Work with a knowledgeable health professional to find out what is causing your tendinitis and apply effective treatments
Take a few tablets of bromelain or similar enzymes every day to reduce the severity of symptoms and speed healing
See a qualified practitioner for a series of treatments that may reduce pain and increase function
Tendinitis is a condition where a tendon or the connective tissue that surrounds the tendon becomes inflamed.
This is often due to overuse (e.g., repetitive work activities), acute injury, or excessive exercise. People who are at higher risk of developing tendinitis include athletes, manual laborers, and computer keyboard users. Occasionally, tendinitis may be due to diseases that affect the whole body, such as rheumatoid arthritis or gout.
The most common sites of tendinitis are the shoulder, elbow, forearm, thumb, hip, hamstring muscles (in the back of the upper leg), and Achilles tendon (behind the ankle).1
People with tendinitis may have symptoms, which appear after injury or overuse, including swelling, redness, tenderness, and sharp pain in the affected area, which is worsened with movement or pressure.
Many people suffer from tendinitis as a result of their work environment. Studies have shown that tendinitis of the wrist, hands, and fingers are often caused by repetitive work and physical stress.2 , 3 , 4 Physical changes to the work environment, such as setting up the work station so that the body is in a balanced, untwisted position, minimizing the need to use excessive force, avoiding overuse of any one joint, changing positions frequently, and allowing for rest periods, have all been shown to diminish symptoms of lower arm tendinitis.5 One study of computer workers with arm and wrist tendinitis found that using an ergonomic keyboard versus a standard keyboard reduced the severity of pain and improved hand function after six months of use.6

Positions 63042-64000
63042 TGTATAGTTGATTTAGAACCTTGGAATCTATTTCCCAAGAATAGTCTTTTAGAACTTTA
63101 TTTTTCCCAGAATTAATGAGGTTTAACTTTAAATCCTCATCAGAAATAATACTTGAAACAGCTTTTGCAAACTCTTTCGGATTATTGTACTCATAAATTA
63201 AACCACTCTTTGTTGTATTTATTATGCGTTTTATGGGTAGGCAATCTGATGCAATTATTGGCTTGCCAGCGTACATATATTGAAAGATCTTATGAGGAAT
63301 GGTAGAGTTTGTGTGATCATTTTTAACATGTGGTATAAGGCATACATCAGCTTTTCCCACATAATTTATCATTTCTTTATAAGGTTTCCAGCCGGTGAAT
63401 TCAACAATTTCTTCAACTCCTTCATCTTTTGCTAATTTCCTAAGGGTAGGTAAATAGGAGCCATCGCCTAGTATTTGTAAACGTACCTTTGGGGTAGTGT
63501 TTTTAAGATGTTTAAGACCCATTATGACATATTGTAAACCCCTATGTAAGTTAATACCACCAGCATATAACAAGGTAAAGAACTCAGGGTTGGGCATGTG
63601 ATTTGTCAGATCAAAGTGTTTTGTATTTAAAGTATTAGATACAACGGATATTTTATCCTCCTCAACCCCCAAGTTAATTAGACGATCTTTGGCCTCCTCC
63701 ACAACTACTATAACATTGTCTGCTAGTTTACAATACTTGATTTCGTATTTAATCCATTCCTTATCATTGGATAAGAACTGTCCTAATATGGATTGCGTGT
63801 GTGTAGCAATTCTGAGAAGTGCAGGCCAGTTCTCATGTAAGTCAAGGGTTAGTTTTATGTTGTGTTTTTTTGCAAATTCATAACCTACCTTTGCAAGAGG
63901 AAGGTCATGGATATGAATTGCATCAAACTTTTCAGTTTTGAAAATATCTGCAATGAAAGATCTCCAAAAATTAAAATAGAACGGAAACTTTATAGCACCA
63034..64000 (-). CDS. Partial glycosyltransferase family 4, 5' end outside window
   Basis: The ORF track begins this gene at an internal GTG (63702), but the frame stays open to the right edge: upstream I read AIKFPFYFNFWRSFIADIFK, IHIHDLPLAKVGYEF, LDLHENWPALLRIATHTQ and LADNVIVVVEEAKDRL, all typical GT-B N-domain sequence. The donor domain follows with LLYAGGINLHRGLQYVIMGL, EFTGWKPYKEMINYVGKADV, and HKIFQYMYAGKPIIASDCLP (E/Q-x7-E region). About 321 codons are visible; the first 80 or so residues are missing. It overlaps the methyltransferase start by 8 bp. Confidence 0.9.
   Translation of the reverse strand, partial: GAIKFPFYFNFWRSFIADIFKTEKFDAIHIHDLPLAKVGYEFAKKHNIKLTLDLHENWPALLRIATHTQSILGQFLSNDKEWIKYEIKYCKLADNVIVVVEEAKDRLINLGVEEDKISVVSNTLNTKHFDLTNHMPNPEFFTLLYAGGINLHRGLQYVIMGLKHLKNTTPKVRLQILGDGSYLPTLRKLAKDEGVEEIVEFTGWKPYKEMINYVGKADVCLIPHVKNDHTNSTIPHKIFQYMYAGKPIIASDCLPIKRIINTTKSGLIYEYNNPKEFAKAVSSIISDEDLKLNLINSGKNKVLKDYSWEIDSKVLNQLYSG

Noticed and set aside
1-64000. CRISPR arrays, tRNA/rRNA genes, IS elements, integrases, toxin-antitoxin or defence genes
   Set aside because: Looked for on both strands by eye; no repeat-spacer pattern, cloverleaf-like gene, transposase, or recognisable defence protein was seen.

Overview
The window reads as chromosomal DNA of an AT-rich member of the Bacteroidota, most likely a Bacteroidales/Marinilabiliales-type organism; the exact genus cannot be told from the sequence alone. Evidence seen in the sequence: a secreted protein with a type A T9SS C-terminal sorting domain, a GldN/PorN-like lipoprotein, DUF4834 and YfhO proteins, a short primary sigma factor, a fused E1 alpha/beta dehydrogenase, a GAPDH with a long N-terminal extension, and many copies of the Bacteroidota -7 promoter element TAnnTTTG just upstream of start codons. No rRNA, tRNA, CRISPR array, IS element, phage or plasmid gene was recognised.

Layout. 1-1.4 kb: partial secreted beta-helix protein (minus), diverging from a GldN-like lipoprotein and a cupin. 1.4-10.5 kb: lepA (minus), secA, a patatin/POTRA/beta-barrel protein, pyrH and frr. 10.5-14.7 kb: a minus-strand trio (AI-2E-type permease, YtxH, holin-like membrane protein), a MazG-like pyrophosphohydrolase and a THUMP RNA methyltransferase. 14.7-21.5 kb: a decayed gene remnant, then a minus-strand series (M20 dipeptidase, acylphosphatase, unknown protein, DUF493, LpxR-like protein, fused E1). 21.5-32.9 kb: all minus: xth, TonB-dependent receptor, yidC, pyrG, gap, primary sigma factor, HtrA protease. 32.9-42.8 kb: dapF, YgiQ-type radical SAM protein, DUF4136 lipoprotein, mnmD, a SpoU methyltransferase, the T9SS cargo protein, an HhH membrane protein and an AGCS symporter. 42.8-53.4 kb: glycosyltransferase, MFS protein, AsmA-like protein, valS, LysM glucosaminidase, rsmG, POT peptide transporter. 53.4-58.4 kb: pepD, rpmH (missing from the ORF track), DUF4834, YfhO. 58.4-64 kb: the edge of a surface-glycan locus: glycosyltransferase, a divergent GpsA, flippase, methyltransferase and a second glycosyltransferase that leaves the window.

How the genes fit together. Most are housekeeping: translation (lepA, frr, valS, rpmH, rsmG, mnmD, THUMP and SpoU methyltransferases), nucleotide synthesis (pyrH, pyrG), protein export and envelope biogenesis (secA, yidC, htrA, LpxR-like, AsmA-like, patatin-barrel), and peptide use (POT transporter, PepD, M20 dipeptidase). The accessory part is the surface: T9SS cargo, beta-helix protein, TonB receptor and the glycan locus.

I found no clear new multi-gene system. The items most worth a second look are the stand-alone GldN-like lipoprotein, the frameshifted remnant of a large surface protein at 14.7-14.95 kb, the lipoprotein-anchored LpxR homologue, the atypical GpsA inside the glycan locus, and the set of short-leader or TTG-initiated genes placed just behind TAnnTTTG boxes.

Acupuncture may be helpful for treating tendinitis. A controlled trial compared acupuncture to sham (fake) acupuncture in people with shoulder tendinitis and found that acupuncture treatment produced significantly higher scores on a combined measurement of pain, ability to perform daily activities, ability to move shoulder without pain, and strength.7 This study also reported that the beneficial effects of acupuncture continued for at least three months following treatment. Another controlled study found traditional “deep” acupuncture more effective than superficial acupuncture for tennis elbow immediately after a series of ten treatments, but at 3 to 12 months’ follow up, both treatment groups had improved similarly.8 A third controlled study found no benefit from ten treatments of laser acupuncture for tennis elbow.9
Certain treatments used by physicians and other healthcare practitioners have been shown to be effective for tendinitis. In a controlled trial, patients with tendinitis of the shoulder received 24 treatments over six weeks of either ultrasound or a sham treatment.10 Ultrasound resulted in considerable improvement in pain level and overall quality of life, but many of the patients had their original symptoms return after nine months. The use of ultrasound for tennis elbow has not been validated, according to a systematic review of controlled studies.11 One controlled trial compared the effects of ultrasound alone to ultrasound plus a topical steroid medication (a process known as phonophoresis, where ultrasound is used to drive a substance into the skin).12 Both of these treatments were given three times per week for three weeks and both produced similar reductions in pain and tenderness.
Preliminary studies have suggested that daily use of TENS (transcutaneous electrical nerve stimulation) for one to two weeks reduces or eliminates pain in patients with tendinitis.13 , 14 Controlled studies are needed to confirm these findings.
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Apply a 10% gel twice per day under medical supervision
Dimethyl sulfoxide is anti-inflammatory and may be applied topically to reduce pain and swelling.